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Dr Angeliki Balayannis

Dr Angeliki Balayannis

Lecturer in Human Geography

 6994

 Amory C358a

 

Amory Building, University of Exeter, Rennes Drive, Exeter, EX4 4RJ , UK

 Office hours:

Week 5 Tuesday 22/10/19 12:00-13:00 Thursday 24/10/19 13:00-14:00
Week 6 Reading week  
Week 7 Tuesday 5/11/19 12:00-13:00 Thursday 7/11/19 13:30-14:30
Week 8 Monday 11/11/19 13:30-14:30 Friday 15/11/19 14:30-15:30
Week 9  Monday 18/11/19 15:00-16:00 Wednesday 20/11/19 13:00-14:00
Week 10 Monday 25/11/19 15:00-16:00 Wednesday 27/11/19 13:00-14:00
Week 11 Tueday 03/12/19 15:00-16:00 Friday 06/12/19 16:00-17:00
Week 12 Monday 09/12/19 13:00-14:00 Wednesday 11/12/19 16:00-17:00

Overview

I am a cultural geographer broadly interested in matter and material geographies. I research geographies of waste and pollution, with a focus on worlds of industrial chemistry. I work at the intersections of geography, discard studies, and science and technology studies, to examine the ways in which chemicals are encountered, sensed, managed, and governed.

Broad research specialisms:

  • Waste and pollution
  • Materiality, material cultures, material politics
  • Chemical geographies
  • Embodied geographies
  • Visual culture

Qualifications

Bachelor of Environments (Honours), Environmental Geographies, Politics, and Cultures, University of Melbourne

PhD in Geography, University of Melbourne

Career

I completed my undergraduate and postgraduate studies in geography in the School of Geography at the University of Melbourne, Australia. I moved to the UK in 2018 to undertake a Rutherford Fellowship in the Institute of Environment, Health and Societies, at Brunel University London. There I worked with an interdisciplinary team on the public health dimensions of industrially contaminated sites. I joined the Geography Department at the University of Exeter in the Spring of 2019 as a Lecturer in Human Geography.

Research

Research interests

My research examines the material geographies of waste and pollution. I am particularly interested in the material cultures and politics of hazardous industries. This work is attuned to everyday life with chemicals and the different ways exposures are sensed, represented, and made knowable.

My doctoral research assembled the geography of a chemical stockpile, following the afterlives of banned pesticides through unending processes of disposal. This materially attentive work is part of a ‘chemical turn’ taking place across the humanities and social sciences. My forthcoming project extends my doctoral research through a multi-sited ethnography of the geographies of incineration.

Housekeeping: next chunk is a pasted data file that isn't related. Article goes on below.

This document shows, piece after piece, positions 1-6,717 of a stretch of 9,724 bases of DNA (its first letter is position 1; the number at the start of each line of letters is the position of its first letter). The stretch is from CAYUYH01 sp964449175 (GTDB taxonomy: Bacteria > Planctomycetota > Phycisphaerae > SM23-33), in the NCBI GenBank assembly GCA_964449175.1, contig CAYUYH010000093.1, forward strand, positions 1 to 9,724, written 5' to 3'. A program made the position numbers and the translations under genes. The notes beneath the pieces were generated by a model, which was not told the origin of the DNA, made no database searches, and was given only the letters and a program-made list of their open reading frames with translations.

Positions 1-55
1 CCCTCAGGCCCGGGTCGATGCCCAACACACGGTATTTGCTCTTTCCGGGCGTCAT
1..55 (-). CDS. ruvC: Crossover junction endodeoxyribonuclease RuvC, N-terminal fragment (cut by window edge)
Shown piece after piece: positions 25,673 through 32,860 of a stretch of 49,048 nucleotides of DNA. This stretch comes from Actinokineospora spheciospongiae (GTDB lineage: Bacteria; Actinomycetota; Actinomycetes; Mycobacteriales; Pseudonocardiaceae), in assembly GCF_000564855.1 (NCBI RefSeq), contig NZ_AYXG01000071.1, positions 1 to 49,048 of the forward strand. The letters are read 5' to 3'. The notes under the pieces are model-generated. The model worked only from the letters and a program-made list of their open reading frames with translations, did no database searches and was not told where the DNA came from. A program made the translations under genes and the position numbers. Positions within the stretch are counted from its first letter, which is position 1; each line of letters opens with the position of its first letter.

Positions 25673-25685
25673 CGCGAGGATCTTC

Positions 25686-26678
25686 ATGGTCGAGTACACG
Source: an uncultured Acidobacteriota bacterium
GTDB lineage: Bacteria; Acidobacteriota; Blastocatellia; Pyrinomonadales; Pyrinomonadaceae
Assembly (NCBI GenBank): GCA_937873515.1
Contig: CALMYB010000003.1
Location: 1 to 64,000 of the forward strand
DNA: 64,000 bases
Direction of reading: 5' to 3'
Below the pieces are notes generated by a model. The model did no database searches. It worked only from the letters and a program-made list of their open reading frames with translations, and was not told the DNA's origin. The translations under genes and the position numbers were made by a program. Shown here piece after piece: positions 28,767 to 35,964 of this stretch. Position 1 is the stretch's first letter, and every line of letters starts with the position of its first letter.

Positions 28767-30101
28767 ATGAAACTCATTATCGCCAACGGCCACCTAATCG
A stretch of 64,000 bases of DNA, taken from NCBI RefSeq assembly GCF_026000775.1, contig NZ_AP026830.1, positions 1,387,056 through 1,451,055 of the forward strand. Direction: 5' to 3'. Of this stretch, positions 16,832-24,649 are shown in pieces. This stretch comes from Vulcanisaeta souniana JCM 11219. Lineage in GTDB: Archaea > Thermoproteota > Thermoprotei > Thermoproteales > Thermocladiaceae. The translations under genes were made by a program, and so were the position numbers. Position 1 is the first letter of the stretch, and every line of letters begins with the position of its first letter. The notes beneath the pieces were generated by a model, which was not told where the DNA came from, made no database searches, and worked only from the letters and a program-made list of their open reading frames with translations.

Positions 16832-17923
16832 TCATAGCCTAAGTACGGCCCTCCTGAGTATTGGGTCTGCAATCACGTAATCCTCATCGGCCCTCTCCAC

This research engages with a variety of publics, including disposal workers, chemists, artists, activists, epidemiologists, and policy-makers. I am also a member of the European Industrially Contaminated Sites and Health Network.

Research networks

COST Industrially Contaminated Sites and Health Network

 

Research Groups & External Responsibilities:

Cultural and Historical Geographies
Natures, Materialities and Biopolitics

Publications

Key publications | Publications by category | Publications by year

Publications by category


Journal articles

Balayannis A (2019). Routine Exposures: Reimaging the Visual Politics of Hazardous Sites. Geohumanities Full text.
COOK BR, BALAYANNIS A (2015). Co-Producing (a Fearful) Anthropocene. Geographical Research, 53(3), 270-279.
Balayannis A, Cook BR (2015). Suicide at a distance. Progress in Human Geography, 40(4), 530-545.

Internet publications

Balayannis A (2017). Encountering the kiln: visual field notes from an incinerator. Web link.

Publications by year


2019

Balayannis A (2019). Routine Exposures: Reimaging the Visual Politics of Hazardous Sites. Geohumanities Full text.

2018

Balayannis A (2018). Following pesticides in disposal: a chemical geography.  Abstract.

2017

Balayannis A (2017). Encountering the kiln: visual field notes from an incinerator. Web link.

2015

COOK BR, BALAYANNIS A (2015). Co-Producing (a Fearful) Anthropocene. Geographical Research, 53(3), 270-279.
Balayannis A, Cook BR (2015). Suicide at a distance. Progress in Human Geography, 40(4), 530-545.

Angeliki_Balayannis Details from cache as at 2019-10-23 05:28:56

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Teaching

2019/20

Undergraduate modules:

  • GEO1309 Study Skills in Human Geography (Tutor)
  • GEO2327 Geographies of Justice: Research Methodologies in Action (Lecturer)
  • GEO2328 Geographies of Consumption: Doing Human Geography Research (Tutor)
  • GEO2308F Antwerp Field Trip (Co-Convenor)
  • GEO2318 Workplace Learning for Geographers (Co-Convenor)

Postgraduate modules:

  • GEOM131 Geographies of Life (Convenor)

Supervision / Group

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